The Old Man and the Applesauce

“My wife died five years ago from cancer. We were married for 46 years. I know it sounds stupid, but I haven’t seen any beauty in the world since then.” ~Knut, Danish pilgrim, 73

I met him in the sunlit atrium of the parochial pilgrim hostel in Hospital de Orbigo along the Camino de Santiago.  I remembered the moment I entered this place that the last time I’d been here, several years ago, I’d been up all night with bed bugs or fleas or maybe both. Everywhere else was closed since I was walking in November and the next town was a few hours away.  A kind grandmother in the street had seen me looking up and down the street, trying to decide which way to go, and she convinced me to stop early for today and rest in that town.  So I did.

He was the only other pilgrim around at that early hour, and was sitting in a patch of sunshine at a sticky table, writing in a small, spiral bound journal with a meticulous hand. I couldn’t take my eyes off his enormous and wing-like eyebrows as we had our first conversation. He needed nail clippers and was completely certain that an American would have a pair to lend.  And indeed, I did. As I walked out the door to find lunch, I made him promise he’d return them.  He pretended he wasn’t going to.

After lunch, I stopped by a small store and bought several mealy Golden Delicious apples, a handful of raisins and several walnuts. I walked into the courtyard and found Knut, informing him that I needed help with a project.  he cracked walnuts (strictly a DIY situation around here, it seems) for me while I peeled apples and made homemade applesauce. He went out and got a bottle of wine, which we shared. And then another bottle an hour later, which we shared with other pilgrims who found their way into the kitchen, the only warm place in the albergue. A second batch of applesauce was made, from apples acquired by Andrea, a Spanish pilgrim , with a few pieces of plum from Ralph, a German pilgrim, a clementine rind contributed by Vegan Tom from Poland who lives in Chicago, and special fresh raisins from Malaga with the seeds still inside, but succulent and flavorful and worth the hassle. Oh! Topped with yogurt provided by Knut and the nuts he had shelled. And cooked with a a generous splash of wine. My friends…best applesauce EVER.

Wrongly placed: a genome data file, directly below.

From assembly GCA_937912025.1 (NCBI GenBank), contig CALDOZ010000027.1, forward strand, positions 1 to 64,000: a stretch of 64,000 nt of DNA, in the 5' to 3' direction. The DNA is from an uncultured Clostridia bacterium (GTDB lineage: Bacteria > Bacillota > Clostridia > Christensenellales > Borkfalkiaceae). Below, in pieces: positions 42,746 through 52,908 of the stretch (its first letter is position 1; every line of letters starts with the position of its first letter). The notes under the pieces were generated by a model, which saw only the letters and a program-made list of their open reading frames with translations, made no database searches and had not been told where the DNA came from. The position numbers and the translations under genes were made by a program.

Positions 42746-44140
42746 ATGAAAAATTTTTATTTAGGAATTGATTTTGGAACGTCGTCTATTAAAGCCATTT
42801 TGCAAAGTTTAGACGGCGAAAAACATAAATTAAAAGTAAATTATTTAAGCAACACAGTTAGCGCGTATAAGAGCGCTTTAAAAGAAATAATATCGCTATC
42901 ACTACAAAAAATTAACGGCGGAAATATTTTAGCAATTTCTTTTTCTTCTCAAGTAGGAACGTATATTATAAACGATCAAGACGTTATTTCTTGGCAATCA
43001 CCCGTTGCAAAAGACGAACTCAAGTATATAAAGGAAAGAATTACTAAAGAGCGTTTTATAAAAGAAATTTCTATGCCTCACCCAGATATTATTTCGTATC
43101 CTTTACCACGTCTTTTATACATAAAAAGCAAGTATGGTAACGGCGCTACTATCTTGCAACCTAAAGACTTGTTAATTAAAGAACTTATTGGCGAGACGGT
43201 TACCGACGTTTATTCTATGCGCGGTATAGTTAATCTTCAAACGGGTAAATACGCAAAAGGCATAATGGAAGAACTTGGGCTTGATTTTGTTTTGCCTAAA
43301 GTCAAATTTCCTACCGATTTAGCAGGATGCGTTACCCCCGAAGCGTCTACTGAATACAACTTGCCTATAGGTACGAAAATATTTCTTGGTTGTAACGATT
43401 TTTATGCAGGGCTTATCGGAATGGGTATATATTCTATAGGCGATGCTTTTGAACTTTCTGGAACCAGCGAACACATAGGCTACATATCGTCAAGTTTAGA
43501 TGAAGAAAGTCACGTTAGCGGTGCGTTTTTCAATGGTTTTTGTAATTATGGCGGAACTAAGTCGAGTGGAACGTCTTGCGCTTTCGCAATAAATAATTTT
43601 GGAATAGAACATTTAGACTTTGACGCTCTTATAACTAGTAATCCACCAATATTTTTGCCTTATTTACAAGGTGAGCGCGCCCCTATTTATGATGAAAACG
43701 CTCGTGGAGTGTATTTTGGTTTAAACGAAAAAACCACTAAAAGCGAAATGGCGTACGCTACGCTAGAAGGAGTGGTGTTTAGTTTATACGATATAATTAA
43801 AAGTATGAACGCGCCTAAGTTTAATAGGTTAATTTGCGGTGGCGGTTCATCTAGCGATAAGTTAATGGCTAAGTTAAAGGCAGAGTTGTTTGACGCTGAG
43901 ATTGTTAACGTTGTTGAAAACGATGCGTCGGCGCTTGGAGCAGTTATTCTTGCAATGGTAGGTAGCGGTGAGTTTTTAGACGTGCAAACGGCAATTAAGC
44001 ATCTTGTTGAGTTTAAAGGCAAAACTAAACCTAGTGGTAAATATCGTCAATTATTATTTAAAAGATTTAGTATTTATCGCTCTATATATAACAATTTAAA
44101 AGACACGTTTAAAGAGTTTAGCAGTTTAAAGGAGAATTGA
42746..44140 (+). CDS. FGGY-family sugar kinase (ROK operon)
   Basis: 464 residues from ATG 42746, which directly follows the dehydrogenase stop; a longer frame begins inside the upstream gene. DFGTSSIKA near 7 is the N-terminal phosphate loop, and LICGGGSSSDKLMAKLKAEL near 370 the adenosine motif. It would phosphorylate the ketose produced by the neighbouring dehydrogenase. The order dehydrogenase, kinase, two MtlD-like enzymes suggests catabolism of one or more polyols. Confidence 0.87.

And I dare say, I believe beauty may have cracked the door of Knut’s heart today. At the very least, I trust he heard it knocking.

When Vegan Tom asked why I was doing the Camino, Knut replied for me “It’s so you could be here in the kitchen with us!” Maybe so.

Maybe so.

I can’t do anything today about Paris. Or Beruit. Or any of the other places in the world where there is heartbreakand tragedy. But I CAN be present to those in front of me. To a lonely and grief stricken old man who is tickled to have a young(er) woman pay attention to and include him in a cooking project. I can praise the food I was served at a restaurant and effusively thank the server who recommended that dish and see him feel good about having provided great service. (The same server who I saw later in the street who told me I was delicious enough to put in a bocadillo and eat. ) I can encourage a fellow pilgrim to not feel compelled to do 30 km days, but to stop and drink that third cafe con leche of the morning and chat with a farmer instead of being in such a hurry.

There are so many small ways we can each heal and love our own small corner of the world. This is what I return to every time I feel like the world is spinning out of control and I can do nothing. Small acts of kindness are SO powerful.

To everyone who has changed their profile picture to the French flag, or the Eiffel Tower…a challenge – what’s an act of change that you can do? How can you be of service or love someone you wouldn’t ordinarily? Find a way to affirm someone’s faith in humanity. We all need it bolstered.

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